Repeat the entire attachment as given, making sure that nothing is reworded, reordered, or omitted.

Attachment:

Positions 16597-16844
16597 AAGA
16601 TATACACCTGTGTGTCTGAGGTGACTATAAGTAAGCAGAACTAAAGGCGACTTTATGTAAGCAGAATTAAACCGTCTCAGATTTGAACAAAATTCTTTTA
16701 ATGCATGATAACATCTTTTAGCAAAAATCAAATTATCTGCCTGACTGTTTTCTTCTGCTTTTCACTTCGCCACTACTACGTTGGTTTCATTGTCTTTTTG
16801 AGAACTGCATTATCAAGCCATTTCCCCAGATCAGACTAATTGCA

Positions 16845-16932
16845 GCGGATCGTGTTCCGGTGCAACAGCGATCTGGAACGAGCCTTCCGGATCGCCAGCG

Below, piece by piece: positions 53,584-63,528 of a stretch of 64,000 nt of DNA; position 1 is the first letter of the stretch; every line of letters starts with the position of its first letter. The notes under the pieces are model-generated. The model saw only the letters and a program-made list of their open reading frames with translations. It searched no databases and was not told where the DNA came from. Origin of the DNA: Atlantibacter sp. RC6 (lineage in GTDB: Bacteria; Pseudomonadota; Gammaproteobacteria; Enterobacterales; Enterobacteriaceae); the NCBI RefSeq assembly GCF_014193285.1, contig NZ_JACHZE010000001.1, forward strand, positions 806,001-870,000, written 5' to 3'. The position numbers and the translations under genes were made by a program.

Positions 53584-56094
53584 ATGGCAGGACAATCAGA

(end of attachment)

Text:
Positions 16597-16844
16597 AAGA
16601 TATACACCTGTGTGTCTGAGGTGACTATAAGTAAGCAGAACTAAAGGCGACTTTATGTAAGCAGAATTAAACCGTCTCAGATTTGAACAAAATTCTTTTA
16701 ATGCATGATAACATCTTTTAGCAAAAATCAAATTATCTGCCTGACTGTTTTCTTCTGCTTTTCACTTCGCCACTACTACGTTGGTTTCATTGTCTTTTTG
16801 AGAACTGCATTATCAAGCCATTTCCCCAGATCAGACTAATTGCA

Positions 16845-16932
16845 GCGGATCGTGTTCCGGTGCAACAGCGATCTGGAACGAGCCTTCCGGATCGCCAGCG

Below, piece by piece: positions 53,584-63,528 of a stretch of 64,000 nt of DNA; position 1 is the first letter of the stretch; every line of letters starts with the position of its first letter. The notes under the pieces are model-generated. The model saw only the letters and a program-made list of their open reading frames with translations. It searched no databases and was not told where the DNA came from. Origin of the DNA: Atlantibacter sp. RC6 (lineage in GTDB: Bacteria; Pseudomonadota; Gammaproteobacteria; Enterobacterales; Enterobacteriaceae); the NCBI RefSeq assembly GCF_014193285.1, contig NZ_JACHZE010000001.1, forward strand, positions 806,001-870,000, written 5' to 3'. The position numbers and the translations under genes were made by a program.

Positions 53584-56094
53584 ATGGCAGGACAATCAGA